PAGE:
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97,000 pupils test positive for COVID-19 – Experts



Mexicans say, they rather die at home than go to treatment centres

AT LEAST 97,000 school children in the United States have been infected with coronavirus as at mid July weeks of July, Pediatrics say.

  This is coming amidst coronavirus continued spread even as schools begin their reopening.

  According to American Academy of Pediatrics and the Children’s Hospital Association., at least 338,000 children had tested positive through July 30, meaning more than a quarter tested positive in just those two weeks.

  The report comes as some schools have tried to reopen, only to quickly order quarantines or close their doors.

  North Paulding High School in Georgia, which drew attention after images of its crowded hallways circulated on social media, announced yesterday that it would switch to online instruction for today and tomorrow after reporting at least nine virus cases.

  States in the South and West accounted for more than seven out of 10 infections in the new report, which relied on data from 49 states along with Washington, D.C., Puerto Rico and Guam. The count could be higher because the report did not include complete data from Texas and parts of New York State outside of New York City. Source says.

  Missouri, Oklahoma, Alaska, Nevada, Idaho and Montana were among the states with the highest percentage increase of child infections during that period, according to the report.

  New York City, New Jersey and other states in the Northeast, where the virus peaked in March and April, had the lowest percentage increase of child infections, according to the report.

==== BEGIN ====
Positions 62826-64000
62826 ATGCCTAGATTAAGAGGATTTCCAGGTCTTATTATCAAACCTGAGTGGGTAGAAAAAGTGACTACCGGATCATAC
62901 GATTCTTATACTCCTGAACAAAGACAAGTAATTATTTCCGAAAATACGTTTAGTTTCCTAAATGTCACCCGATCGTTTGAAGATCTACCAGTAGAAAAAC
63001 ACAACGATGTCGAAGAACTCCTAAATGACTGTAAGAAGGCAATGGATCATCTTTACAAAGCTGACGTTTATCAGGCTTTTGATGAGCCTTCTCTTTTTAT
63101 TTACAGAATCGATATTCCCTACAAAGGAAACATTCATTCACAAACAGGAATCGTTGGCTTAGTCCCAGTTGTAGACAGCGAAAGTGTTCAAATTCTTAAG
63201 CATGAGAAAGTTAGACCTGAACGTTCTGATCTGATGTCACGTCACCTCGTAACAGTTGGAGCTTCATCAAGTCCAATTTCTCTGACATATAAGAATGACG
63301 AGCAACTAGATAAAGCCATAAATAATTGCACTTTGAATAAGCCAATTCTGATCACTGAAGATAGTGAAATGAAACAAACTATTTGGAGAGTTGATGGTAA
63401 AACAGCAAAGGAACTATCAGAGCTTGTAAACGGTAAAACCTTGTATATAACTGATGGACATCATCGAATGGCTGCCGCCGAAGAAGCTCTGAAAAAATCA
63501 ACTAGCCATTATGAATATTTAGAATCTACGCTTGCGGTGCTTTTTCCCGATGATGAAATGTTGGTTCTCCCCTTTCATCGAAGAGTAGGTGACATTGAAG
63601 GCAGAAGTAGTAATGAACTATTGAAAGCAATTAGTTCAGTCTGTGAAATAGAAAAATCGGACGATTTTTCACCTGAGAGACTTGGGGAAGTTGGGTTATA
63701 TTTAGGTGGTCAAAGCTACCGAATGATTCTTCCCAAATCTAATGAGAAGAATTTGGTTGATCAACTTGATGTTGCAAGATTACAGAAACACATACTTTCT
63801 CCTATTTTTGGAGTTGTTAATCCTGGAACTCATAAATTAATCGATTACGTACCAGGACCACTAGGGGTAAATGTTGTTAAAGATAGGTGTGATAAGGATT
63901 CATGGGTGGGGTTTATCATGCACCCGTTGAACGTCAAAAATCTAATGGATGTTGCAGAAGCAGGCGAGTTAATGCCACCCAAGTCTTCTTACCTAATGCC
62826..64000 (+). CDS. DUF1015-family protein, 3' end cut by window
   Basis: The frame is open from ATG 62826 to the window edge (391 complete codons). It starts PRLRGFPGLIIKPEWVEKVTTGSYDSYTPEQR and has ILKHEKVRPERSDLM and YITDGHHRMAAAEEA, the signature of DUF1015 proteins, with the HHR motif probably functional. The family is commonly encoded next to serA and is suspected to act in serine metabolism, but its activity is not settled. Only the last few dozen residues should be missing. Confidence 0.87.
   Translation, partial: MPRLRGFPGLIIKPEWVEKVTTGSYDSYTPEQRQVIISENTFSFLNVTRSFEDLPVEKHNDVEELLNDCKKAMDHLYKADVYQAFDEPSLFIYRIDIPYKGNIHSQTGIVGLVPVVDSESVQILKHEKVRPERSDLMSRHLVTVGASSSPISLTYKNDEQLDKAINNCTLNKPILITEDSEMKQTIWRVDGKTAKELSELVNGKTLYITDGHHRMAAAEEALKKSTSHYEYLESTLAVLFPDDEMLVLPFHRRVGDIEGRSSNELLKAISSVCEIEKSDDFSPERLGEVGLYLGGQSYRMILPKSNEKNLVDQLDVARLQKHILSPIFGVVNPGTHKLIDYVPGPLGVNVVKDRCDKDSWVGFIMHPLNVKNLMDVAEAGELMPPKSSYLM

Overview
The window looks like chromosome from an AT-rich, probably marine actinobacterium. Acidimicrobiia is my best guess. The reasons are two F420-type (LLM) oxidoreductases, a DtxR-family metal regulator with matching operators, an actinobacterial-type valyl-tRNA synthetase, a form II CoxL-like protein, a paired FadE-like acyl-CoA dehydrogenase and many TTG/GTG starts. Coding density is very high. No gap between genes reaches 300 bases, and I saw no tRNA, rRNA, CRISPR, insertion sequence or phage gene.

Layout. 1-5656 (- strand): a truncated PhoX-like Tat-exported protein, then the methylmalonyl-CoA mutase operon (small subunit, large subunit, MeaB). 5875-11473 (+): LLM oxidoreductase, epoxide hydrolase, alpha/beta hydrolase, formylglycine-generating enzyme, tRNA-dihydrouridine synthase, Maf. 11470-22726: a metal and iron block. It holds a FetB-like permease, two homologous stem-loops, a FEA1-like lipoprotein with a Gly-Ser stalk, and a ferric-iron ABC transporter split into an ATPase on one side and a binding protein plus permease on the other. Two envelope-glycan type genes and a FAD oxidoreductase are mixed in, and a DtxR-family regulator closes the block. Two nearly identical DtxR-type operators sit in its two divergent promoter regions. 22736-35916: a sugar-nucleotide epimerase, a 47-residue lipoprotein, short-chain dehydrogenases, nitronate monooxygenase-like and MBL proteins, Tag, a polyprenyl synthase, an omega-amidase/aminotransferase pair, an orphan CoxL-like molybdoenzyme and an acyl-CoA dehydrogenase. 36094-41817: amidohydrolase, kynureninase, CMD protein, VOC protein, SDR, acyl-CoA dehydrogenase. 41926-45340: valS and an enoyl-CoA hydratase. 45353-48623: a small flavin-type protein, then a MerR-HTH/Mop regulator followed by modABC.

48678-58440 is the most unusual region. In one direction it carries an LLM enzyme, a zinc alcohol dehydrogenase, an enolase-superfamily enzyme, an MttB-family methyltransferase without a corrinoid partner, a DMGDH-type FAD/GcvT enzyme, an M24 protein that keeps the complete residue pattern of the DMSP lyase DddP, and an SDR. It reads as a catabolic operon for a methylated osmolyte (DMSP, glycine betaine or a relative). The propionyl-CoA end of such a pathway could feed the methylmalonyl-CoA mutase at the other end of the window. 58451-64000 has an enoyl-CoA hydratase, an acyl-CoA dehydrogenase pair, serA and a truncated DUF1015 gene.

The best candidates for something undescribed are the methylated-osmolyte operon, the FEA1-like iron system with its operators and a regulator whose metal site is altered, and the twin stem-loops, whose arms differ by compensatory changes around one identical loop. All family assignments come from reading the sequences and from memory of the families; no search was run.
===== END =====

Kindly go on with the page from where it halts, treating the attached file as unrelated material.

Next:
Not every locality where data was collected categorised children in the same age range. Most places cited in the report considered children to be people no older than 17 or 19. In Alabama, though, the age limit was 24; in Florida and Utah the age limit was 14.

  The report noted that children rarely get severely sick from COVID-19 but another report from the Centers for Disease Control and Prevention, highlighted how the threat from a new COVID-19-related condition, called Multisystem Inflammatory Syndrome in Children, or MIS-C, has disproportionately affected people of color.

  The C.D.C. said that from early March through late July, it received reports of 570 young people, ranging from infants to age 20 years of age whose symptoms met the definition of MIS-C, with most of those patients previously healthy, the report said.

  Source further confirmed that the symptoms they manifested include, fever, rash, pinkeye, stomach distress, confusion, bluish lips, muscle weakness, racing heart rate and cardiac shock.

  About 40 percent were Hispanic or Latino, 33 per cent were black and 13 per cent were, while ten died and nearly two-thirds were admitted to intensive care units, report says.

  Meanwhile, fear of hospitals is leading Mexicans to delay treatment of the virus as they battle one of the worst times in their pandemic history with at least 52,000 confirmed deaths, the third-highest toll of the pandemic.

  Report says, the situation has been worsened by a deep rooted fear of hospitals by the citizens.

  As the pandemic crushes an already weak health care system, many Mexicans are reported to see the COVID-19 ward as a place where only death awaits and should be avoided by any means.

  Mexicans are waiting to seek medical care until their cases are so bad that doctors can do little to help them. Thousands are dying before ever seeing the inside of a hospital, government data show, succumbing to the virus in taxis on the way there or in sickbeds at home.

  Epidemiologists warn that fighting infections at home may have disastrous consequence of increased rate of spread as well as misinformation on true toll of the epidemic.

  Many Mexicans say they have good reason to be wary of hospitals as nearly 40 per cent of people hospitalised with confirmed cases of the virus in Mexico City, the epicenter of the nation’s outbreak, end up dying.

  Government data indicate a high mortality rate even when compared with some of the worst coronavirus hot spots worldwide as less than 25 percent of coronavirus patients died in hospitals during the peak of the pandemic in New York City.

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